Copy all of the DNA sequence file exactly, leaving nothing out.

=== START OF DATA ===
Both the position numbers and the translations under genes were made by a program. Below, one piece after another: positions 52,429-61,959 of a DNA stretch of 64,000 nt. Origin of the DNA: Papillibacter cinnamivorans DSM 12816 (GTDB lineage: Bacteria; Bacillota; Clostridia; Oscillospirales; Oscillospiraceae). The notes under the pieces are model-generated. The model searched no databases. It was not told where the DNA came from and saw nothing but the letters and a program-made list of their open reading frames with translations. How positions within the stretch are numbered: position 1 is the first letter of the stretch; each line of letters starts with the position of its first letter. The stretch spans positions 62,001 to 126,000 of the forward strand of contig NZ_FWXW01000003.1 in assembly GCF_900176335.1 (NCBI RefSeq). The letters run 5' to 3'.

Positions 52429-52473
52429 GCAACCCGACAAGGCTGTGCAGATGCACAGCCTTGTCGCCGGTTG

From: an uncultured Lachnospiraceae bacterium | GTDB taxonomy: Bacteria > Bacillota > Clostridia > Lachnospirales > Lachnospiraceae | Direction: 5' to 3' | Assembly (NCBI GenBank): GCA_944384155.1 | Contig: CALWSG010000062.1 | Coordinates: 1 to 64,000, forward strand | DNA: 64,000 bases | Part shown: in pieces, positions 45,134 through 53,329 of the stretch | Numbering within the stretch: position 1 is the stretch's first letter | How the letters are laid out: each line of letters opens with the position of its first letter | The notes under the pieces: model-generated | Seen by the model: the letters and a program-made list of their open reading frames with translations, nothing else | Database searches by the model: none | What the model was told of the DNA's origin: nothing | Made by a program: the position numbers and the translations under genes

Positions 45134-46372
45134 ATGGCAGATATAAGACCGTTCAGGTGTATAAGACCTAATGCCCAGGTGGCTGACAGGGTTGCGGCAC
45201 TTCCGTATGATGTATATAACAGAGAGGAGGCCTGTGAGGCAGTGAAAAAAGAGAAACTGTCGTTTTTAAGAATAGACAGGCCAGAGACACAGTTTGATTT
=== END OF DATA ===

Both the position numbers and the translations under genes were made by a program. Below, one piece after another: positions 52,429-61,959 of a DNA stretch of 64,000 nt. Origin of the DNA: Papillibacter cinnamivorans DSM 12816 (GTDB lineage: Bacteria; Bacillota; Clostridia; Oscillospirales; Oscillospiraceae). The notes under the pieces are model-generated. The model searched no databases. It was not told where the DNA came from and saw nothing but the letters and a program-made list of their open reading frames with translations. How positions within the stretch are numbered: position 1 is the first letter of the stretch; each line of letters starts with the position of its first letter. The stretch spans positions 62,001 to 126,000 of the forward strand of contig NZ_FWXW01000003.1 in assembly GCF_900176335.1 (NCBI RefSeq). The letters run 5' to 3'.

Positions 52429-52473
52429 GCAACCCGACAAGGCTGTGCAGATGCACAGCCTTGTCGCCGGTTG

From: an uncultured Lachnospiraceae bacterium | GTDB taxonomy: Bacteria > Bacillota > Clostridia > Lachnospirales > Lachnospiraceae | Direction: 5' to 3' | Assembly (NCBI GenBank): GCA_944384155.1 | Contig: CALWSG010000062.1 | Coordinates: 1 to 64,000, forward strand | DNA: 64,000 bases | Part shown: in pieces, positions 45,134 through 53,329 of the stretch | Numbering within the stretch: position 1 is the stretch's first letter | How the letters are laid out: each line of letters opens with the position of its first letter | The notes under the pieces: model-generated | Seen by the model: the letters and a program-made list of their open reading frames with translations, nothing else | Database searches by the model: none | What the model was told of the DNA's origin: nothing | Made by a program: the position numbers and the translations under genes

Positions 45134-46372
45134 ATGGCAGATATAAGACCGTTCAGGTGTATAAGACCTAATGCCCAGGTGGCTGACAGGGTTGCGGCAC
45201 TTCCGTATGATGTATATAACAGAGAGGAGGCCTGTGAGGCAGTGAAAAAAGAGAAACTGTCGTTTTTAAGAATAGACAGGCCAGAGACACAGTTTGATTT